The Federal Housing Authority (FHA) provided some news the housing industry can be thankful for this holiday season—an increase to loan limits across 3,011 counties. In particular, some of the markets that have faced the most rapid price appreciation over the past few years saw a sizable jump (see graph below).

This comes a few weeks after the Federal Housing Finance Agency announced higher conforming loan limits ($453,100 for standard and $679,650 for high-cost).

The FHA made changes to both the floor and the ceiling across the United States, now $294,515 (think lower-cost markets like Pittsburgh) and $679,650 at the high end, respectively. While these increased limits are welcome news, in many markets they are largely playing catch-up to rising home values. Seattle was the winner across the board for 2018, with an absolute value increase of $75,000 and a 13 percent change (more on this later). Other notable year-over-year movers include Salt Lake City (8.4 percent), Minneapolis (7.3 percent), and Denver (7.2 percent).

*This table looks at counties among the top markets in the United States. The full list can be found on the FHA’s website.

Breaking down the data, Meyers Research analyzed actively selling communities in these markets to see what the impact might look like assuming they could become FHA-approved. Markets like Orlando, Riverside, Minneapolis, Denver, and Seattle have the most potential to benefit from the higher rates. In these markets, there is a 30 percent–plus increase in the number of actively selling communities that fall under the new loan limits. In addition, these markets could see an increase in sales activity; the absorption rates for communities under the FHA loan limit compared with those above range from 38 percent higher in Riverside, California, to 76 percent more in Seattle.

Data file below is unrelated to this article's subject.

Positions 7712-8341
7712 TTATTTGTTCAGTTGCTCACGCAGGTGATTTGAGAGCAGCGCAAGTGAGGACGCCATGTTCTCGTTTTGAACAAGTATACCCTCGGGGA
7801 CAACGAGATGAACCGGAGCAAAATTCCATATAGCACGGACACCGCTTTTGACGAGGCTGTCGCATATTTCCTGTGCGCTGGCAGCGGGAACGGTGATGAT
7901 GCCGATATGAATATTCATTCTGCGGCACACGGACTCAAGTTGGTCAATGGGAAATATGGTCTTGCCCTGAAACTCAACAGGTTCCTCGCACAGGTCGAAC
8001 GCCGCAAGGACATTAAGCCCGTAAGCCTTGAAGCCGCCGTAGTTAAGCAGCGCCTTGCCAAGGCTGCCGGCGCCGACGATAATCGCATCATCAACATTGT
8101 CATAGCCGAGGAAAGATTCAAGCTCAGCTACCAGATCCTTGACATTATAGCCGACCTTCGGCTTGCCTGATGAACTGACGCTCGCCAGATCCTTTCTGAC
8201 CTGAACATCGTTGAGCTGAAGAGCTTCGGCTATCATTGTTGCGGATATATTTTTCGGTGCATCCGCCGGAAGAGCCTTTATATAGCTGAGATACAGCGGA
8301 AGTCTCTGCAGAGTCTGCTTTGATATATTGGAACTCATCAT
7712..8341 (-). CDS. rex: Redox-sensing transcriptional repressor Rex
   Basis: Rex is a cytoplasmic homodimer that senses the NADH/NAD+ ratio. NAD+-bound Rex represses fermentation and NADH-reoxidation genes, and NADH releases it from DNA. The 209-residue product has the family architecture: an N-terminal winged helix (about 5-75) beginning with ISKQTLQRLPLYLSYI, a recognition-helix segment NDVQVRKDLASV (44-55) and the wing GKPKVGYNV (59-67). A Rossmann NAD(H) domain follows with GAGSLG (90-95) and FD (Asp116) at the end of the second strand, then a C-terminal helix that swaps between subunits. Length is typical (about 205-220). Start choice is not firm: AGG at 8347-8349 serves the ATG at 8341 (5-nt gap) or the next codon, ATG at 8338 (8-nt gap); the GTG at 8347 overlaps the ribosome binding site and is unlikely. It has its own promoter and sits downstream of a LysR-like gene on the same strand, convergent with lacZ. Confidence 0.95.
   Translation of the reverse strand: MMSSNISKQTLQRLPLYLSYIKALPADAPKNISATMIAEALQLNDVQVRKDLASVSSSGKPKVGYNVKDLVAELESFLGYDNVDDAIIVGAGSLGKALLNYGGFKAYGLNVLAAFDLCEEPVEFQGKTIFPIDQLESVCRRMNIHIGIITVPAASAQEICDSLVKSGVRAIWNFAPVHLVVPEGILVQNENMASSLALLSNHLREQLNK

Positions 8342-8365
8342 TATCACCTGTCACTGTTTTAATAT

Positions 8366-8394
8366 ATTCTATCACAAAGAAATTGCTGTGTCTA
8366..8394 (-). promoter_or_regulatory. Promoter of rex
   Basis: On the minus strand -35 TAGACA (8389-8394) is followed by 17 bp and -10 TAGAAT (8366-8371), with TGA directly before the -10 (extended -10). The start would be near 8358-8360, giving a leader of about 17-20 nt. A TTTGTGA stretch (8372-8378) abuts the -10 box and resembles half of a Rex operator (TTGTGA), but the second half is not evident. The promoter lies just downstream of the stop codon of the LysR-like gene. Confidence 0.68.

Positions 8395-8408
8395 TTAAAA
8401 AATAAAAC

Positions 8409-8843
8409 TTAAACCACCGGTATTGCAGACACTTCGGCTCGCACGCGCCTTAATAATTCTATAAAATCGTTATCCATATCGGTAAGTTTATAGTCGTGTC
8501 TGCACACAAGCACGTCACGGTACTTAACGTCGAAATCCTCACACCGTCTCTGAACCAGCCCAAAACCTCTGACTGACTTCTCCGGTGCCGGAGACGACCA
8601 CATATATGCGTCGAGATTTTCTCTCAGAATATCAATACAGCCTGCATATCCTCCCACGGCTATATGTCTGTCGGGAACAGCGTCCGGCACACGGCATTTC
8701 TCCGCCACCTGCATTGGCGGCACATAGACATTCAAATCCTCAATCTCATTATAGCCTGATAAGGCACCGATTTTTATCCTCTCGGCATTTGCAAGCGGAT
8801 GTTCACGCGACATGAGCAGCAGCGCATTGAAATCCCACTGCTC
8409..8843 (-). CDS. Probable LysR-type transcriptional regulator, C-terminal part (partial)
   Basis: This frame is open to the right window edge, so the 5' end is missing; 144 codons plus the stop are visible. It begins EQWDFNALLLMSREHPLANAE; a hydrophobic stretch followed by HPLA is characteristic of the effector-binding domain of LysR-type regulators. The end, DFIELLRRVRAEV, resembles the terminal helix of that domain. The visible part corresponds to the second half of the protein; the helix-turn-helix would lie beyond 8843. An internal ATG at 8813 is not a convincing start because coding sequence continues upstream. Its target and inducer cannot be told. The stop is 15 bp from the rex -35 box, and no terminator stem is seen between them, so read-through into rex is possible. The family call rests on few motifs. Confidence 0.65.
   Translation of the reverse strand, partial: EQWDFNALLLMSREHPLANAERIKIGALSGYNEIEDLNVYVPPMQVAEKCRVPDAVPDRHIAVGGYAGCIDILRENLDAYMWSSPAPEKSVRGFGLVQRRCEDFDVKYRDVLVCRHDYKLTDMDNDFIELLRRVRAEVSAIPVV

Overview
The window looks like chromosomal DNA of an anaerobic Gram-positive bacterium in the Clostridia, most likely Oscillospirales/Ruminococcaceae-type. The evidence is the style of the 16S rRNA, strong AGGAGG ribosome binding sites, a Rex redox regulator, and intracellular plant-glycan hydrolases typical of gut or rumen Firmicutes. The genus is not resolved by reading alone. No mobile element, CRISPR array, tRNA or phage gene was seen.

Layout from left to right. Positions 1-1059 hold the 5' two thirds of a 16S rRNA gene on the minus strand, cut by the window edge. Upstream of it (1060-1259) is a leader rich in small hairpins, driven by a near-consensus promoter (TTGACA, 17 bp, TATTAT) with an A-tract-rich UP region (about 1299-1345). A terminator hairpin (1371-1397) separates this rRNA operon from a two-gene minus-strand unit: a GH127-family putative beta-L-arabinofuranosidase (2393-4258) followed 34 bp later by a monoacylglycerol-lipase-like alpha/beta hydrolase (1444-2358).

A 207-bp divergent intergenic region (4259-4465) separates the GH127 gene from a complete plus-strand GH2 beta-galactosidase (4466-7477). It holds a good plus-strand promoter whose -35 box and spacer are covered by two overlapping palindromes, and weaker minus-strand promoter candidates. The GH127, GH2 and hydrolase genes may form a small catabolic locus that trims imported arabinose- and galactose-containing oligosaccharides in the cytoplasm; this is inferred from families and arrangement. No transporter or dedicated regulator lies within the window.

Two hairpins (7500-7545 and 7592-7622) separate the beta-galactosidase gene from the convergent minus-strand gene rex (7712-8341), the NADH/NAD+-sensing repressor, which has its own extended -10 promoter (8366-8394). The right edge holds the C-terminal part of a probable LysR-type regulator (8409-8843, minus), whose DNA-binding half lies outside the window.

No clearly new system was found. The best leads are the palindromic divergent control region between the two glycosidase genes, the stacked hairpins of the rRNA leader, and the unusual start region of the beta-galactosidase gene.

Deanna Sihon, Meyers Research vice president of advisory in Seattle, explained, “While the new limits will help first-time buyers and the resale market, the average price for a new home in King County is almost $900,000 today. Even still, nine new communities will now fall under the new loan limits, helping those neighborhoods that are on the outer edges of King County where pricing is more affordable.”

While many in the industry argue that the increases are not enough, this is still a step in the right direction. In 2016, only 188 counties saw higher loan limits while that number increased in both 2017 and 2018. This increase indicates that the U.S. Department of Housing and Urban Development (of which the FHA is a part of) is listening, and we need to keep advocating for the industry.

Ali Wolf is the manager of housing economics for Meyers Research and a member of ULI’s Community Development Council (Green Flight).